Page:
13. 13. Release Fences  Signal when a buffer is no longer being read  For a display controller  A buffer is no longer being read…  After the next scene gets set()  … and then after the following VSYNC  All the buffers get their release fences signalled at the same time  sync timeline increments after VSYNC after a pageflip  same sync_pt set to current timeline position + 1  Each buffer has its own fence  potentially lots of file handles to open and return
  14. 14. Release Fences  The release fence for buffer A is signalled  for every scene it was in that has been replaced  even if the next scene also is going to read from A VSYNC Scene Buffers Fence to Signal A B A C A C VSYNC X Y Z Release X A Release X B VSYNC Release Y A Release Y C
  15. 15. Requirements  We must be able to  modeset a display  handle the VSYNC event from a display  map the memory backing a GLES-composited framebuffer  “wait” until the acquire fence is signalled before actually presenting anything to the screen  signal release and retire fences after the next pageflip completes  We would like to  show YUV and RGBA layers as planes  not have to cover the screen in buffers  (show the background colour)  handle all the layer attributes  per-plane alpha  non and pre-multiplied alpha
  16. 16. How?  Using KMS gets us all the modesetting goodness  This leaves  Mapping buffers  Handling sync (especially the Acquire fences)  Handling layers & planes
  17. 17. Buffers  Given a layer with a native_buffer_t  Usage hint of GRALLOC_USAGE_HW_COMPOSER  Gralloc is responsible for ensuring the buffer’s memory is suitable for the display controller  Want  A dma_buf file descriptor  Dimensions and pitch of the image  Pixel format 4CC  Any other metadata  maybe YUV luma range?
  18. 18. Buffers & Pixel Formats  Funny pixel formats  Maybe your video decoder generates some proprietary tiled format?  HAL_PIXEL_FORMAT_IMPLEMENTATION_DEFINED  Need a platform-specific routine to generate a 4CC  This should live in gralloc  It is already platform specific  Want to add gralloc extensions in gralloc_perform()  return a dma_buf  Any other metadata we need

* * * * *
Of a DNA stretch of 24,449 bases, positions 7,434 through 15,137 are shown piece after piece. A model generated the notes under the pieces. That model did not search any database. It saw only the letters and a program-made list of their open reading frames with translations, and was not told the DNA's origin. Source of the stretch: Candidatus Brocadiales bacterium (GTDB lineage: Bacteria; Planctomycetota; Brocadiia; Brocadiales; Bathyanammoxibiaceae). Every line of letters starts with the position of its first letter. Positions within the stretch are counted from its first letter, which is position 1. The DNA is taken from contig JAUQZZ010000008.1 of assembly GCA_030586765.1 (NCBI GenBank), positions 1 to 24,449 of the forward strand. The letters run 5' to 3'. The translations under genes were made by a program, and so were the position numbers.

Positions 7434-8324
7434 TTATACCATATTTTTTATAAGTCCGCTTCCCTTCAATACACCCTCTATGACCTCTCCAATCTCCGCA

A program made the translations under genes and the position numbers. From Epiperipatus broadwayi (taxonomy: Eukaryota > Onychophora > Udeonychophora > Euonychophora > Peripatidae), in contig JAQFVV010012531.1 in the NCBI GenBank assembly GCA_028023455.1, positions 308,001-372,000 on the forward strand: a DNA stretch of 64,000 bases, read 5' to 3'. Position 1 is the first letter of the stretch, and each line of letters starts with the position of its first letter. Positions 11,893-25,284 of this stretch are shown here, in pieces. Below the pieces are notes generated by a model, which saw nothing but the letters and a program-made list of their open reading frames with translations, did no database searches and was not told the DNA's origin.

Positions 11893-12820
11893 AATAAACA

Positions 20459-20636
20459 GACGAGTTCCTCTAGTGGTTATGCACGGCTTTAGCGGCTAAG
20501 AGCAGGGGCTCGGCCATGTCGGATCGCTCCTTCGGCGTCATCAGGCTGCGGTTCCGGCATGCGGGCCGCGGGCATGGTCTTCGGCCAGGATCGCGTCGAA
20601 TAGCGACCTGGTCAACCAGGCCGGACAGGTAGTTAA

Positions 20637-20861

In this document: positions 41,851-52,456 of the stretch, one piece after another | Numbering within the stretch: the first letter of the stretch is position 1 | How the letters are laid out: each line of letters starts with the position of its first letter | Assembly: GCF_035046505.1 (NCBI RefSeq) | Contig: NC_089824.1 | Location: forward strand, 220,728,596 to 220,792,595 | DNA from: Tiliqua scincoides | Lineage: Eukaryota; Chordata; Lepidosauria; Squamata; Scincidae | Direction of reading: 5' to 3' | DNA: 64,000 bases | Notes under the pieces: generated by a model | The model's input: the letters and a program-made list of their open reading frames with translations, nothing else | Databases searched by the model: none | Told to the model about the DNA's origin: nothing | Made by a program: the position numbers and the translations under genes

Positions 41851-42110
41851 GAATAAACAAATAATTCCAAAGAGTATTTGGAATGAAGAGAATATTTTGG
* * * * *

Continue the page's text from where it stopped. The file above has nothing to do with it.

19. 19. Sync – wait in user space?  Certainly possible  Would block set() until all buffers have been acquired  Good news  Would work without having to add anything to KMS drivers  Bad news  A bit of extra scheduling overhead to set up your screen  Pageflip is back to being serialised behind content generation
  20. 20. Sync – handle in the kernel  Would require some sort of ‘delayed pageflip’  Defer the actual pageflip work until after the acquire fence has signalled  Issues with accurate error reporting  we care that our pageflip will actually succeed!  Some sort of new API into KMS?  Use Android fences or dmabuf fences?  Ought to be common but would impact a lot of drivers?  Testing? VSYNC Pageflip B, fence A B C VSYNC Remember B Pageflip C, fence Fence cb() Set h/w to B Remember C Fence cb() Set h/w to C
  21. 21. Layers  For each new composition scene we get  Lots of layers  Lots of attributes per layer  Rotation, alpha etc.  Lots of release fences to create  Acquire fences to deal with  Want to deal with them all at once  SurfaceFlinger always specifies the entire scene for each display every time it changes any part of the composition scene  Should we be looking at adopting one of the ‘atomic modeset’ patches to KMS for this?  Must support scenes with no ‘fullscreen CRTC framebuffer’  Opportunity to add some of this ‘delayed pageflip’ behaviour?
  22. 22. Summary  What to do is strongly influenced by how we want to handle sync  Broadly three options Fences Pro Con 1 Userland synchronous wait Correct behaviour for SoC bring-up No KMS changes GPU composition only More likely to ‘jank’ 2 Kernel async wait Less likely to ‘jank’ than (1) GPU composition only KMS API additions 3 Kernel async wait Uses SoC composition hardware Lower power Large KMS changes (atomic pageflip?)
  23. 23. Thank you
  1. A particular slide catching your eye?

    Clipping is a handy way to collect important slides you want to go back to later.